Perhaps some remedies worked for the tribes that developed them, but not for people of other races, or who lived in areas which led to different diets. There is so much more to be learned about the effect of diets (including drugs) as a whole, rather than trying to tease out one component, patent it, and sell it to people who follow a different diet or have a different racial makeup. You just have to look at how alcohol affects people differently.

Saving an endangered species was not an issue in the past, we were not aware of which species were endangered. I think it is great that some of us are at last beginning to consider our environment, whether altruistically or out of our own self interest. I believe it is an improvement over our past arrogant lording it over nature. Of course, there have been civilizations in the past which proved themselves to be sustainable, at least until a major shift in climate happened. Nowadays we have a better idea of what the climate has in store, and in theory can prepare for it. Whether we will remains to be seen. Thereare far more of us now, which makes it tougher.

If I had gone into medicine I think I would have gone into epidemiology or similar, trying to tease out the causes of disease from observation of large numbers of people. And then trying to work out as a result, why treatments work for some and not for others.

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Quote SueN:There has not been enough study of traditional methods yet, perhaps because there is little money to be made from them. The modern medicine we have is as much a product of our economic system as of science.

Perhaps. But now we're back to my first question on ethics. For the sake of argument, assuming I grant that there has not been enough study, is it ethical to promote an unproven treatment? Is it ok to claim it does something without evidence and market it as medicine?

Though, for many alternative modalities, there has been a good deal of research. How much is enough? At what point do we stop pouring money into research that time and again doesn't pan out?

I don't disagree that money can and does corrupt the practice of medicine. It's obscene that companies market prescription drugs to people. It's obscene that evidence against some medications has been suppressed to sell a pill. I'm not advocating for separate standards, but universal standards. There should be no "alternative" medicine. If it works, it's medicine, if not, it's discarded. The issue is, again, does it work and how do we know?

That said, why would you think alternative medicine is not just as much corrupted by money as standard medicine? (I would actually argue that alt. med. is more corrupted by money than regular medicine, because it does not have the same government regulation and oversight.) We spend somewhere in the neighborhood of 34 billion a year on alt. med. Maybe not up to the level of major pharmaceuticals, but no drop in the bucket. This isn't a story of the little guy fighting back against Big Pharma anymore, if it ever was. Maybe some alt. medicine works, there are many varieties out there. But an uncritical acceptance of alt. med. because it seems more "natural" or because we're frustrated with the faults of standard medicine opens the door for all manner of potentially dangerous, fraudulent claims.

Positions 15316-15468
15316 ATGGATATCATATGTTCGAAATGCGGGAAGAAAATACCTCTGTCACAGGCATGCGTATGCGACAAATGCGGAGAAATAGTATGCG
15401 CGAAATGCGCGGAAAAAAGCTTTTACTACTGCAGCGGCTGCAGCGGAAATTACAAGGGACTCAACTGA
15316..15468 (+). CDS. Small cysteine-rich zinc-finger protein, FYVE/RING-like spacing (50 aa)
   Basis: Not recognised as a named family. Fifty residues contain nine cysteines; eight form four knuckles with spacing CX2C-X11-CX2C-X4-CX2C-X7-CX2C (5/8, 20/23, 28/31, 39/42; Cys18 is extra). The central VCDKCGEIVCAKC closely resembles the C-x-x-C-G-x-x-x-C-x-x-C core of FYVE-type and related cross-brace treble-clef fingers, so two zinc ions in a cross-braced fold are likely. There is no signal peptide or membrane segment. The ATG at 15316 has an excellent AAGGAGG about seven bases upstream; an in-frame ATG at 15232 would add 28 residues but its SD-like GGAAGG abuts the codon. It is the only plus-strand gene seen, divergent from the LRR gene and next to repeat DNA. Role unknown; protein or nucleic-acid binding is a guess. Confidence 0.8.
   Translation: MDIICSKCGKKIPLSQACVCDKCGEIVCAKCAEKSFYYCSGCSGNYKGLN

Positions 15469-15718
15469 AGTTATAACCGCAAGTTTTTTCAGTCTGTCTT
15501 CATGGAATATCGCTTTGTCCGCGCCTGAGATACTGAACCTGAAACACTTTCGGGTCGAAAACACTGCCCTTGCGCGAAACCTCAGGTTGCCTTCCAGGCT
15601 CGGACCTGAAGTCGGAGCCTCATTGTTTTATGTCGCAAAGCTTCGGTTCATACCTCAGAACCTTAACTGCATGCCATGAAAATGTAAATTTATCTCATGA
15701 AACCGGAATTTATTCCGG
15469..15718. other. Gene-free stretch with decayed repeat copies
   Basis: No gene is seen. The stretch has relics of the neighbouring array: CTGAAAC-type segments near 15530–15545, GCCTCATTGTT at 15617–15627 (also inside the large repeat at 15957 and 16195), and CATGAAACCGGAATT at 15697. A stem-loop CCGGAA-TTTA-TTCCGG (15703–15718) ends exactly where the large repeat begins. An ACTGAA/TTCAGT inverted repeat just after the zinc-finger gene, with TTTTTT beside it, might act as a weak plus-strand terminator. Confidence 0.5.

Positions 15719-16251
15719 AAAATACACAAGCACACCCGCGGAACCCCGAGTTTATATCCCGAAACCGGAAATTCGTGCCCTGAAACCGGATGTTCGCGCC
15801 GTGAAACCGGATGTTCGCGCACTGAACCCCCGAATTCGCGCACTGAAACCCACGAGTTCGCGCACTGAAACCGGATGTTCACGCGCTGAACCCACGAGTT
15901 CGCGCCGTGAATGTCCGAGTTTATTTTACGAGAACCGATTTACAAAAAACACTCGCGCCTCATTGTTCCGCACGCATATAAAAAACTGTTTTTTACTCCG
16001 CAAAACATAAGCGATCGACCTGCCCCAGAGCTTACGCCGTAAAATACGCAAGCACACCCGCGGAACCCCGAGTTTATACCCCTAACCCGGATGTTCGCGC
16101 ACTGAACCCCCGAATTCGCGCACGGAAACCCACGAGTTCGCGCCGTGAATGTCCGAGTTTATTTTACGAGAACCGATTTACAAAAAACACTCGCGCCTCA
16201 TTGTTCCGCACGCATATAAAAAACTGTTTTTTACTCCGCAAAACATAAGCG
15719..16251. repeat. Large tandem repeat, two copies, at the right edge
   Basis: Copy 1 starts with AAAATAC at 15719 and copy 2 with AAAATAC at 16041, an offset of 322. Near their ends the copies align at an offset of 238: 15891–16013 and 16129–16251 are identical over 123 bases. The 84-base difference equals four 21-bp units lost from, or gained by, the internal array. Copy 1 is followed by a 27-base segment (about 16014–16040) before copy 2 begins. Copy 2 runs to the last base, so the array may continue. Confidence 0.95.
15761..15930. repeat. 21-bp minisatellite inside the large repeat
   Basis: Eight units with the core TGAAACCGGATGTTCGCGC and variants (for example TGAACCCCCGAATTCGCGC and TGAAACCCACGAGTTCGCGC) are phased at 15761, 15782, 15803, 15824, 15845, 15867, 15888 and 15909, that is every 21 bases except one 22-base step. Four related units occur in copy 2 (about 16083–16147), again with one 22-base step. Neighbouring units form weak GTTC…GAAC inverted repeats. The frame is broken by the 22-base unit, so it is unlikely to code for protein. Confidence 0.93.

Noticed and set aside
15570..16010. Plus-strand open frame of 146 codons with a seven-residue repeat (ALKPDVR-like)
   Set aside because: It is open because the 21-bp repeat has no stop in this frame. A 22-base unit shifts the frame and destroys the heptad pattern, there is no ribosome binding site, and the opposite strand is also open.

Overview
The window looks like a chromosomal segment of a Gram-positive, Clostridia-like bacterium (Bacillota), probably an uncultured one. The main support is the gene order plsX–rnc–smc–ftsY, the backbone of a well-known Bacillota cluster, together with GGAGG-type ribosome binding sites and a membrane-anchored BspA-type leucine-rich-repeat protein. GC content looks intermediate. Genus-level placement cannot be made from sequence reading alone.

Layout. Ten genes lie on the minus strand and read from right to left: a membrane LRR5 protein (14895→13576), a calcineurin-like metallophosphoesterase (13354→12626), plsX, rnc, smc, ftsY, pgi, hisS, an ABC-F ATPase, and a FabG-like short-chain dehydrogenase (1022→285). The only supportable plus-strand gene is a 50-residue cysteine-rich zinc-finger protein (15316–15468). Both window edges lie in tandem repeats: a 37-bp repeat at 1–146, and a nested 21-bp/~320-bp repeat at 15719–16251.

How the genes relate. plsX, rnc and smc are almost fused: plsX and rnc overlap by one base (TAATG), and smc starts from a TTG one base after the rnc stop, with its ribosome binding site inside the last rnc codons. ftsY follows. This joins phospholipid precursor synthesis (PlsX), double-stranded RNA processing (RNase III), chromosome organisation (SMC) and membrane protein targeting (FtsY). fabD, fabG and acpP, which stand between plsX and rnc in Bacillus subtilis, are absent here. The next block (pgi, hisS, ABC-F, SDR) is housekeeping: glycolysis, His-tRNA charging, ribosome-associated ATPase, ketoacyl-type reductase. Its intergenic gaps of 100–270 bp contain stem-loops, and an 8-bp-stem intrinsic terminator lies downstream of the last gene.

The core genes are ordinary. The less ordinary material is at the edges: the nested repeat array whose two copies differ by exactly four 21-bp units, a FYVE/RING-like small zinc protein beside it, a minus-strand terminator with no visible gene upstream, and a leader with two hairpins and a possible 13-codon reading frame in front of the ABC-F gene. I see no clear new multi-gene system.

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reed9
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Apr. 8, 2010 11:26 am

Everything gets corrupted, it seems. People make all sorts of claims just for the money, not out of any belief. People will seek to influence studies to fit in with their own interest or beliefs.

Maybe we need to devise huge studies that can be carried out over the internet, the way that some large computing problems have been carried out using distributed over the internet. The problem would be that not everyone is trianed in the scientific method, and the group would be self-selecting and biased towards people who use the internet. But maybe something useful could be learned.

Government regulation and oversight differs from country to country, and that can be corrupted too.

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Jul. 31, 2007 4:01 pm

I read Thoms Book Walking Your Blues Away. I suffer PTSD and have for decades..... the medications left me like a zombee and unable to be human. without medication I could not function for a whole day and found myself often suicidal. Meditation has helped as have being in exersize clases. I dont care if it is a plecobo effect or something with the neurochemicals in my brain... I just know walking has started to work for ME. I look at all the PTSD the nation will have to deal with as our vetrens come home and need to integrate into society..... if this helps do it!!! It does not hurt and the time to know is short enough so you can try something diff if it does not help.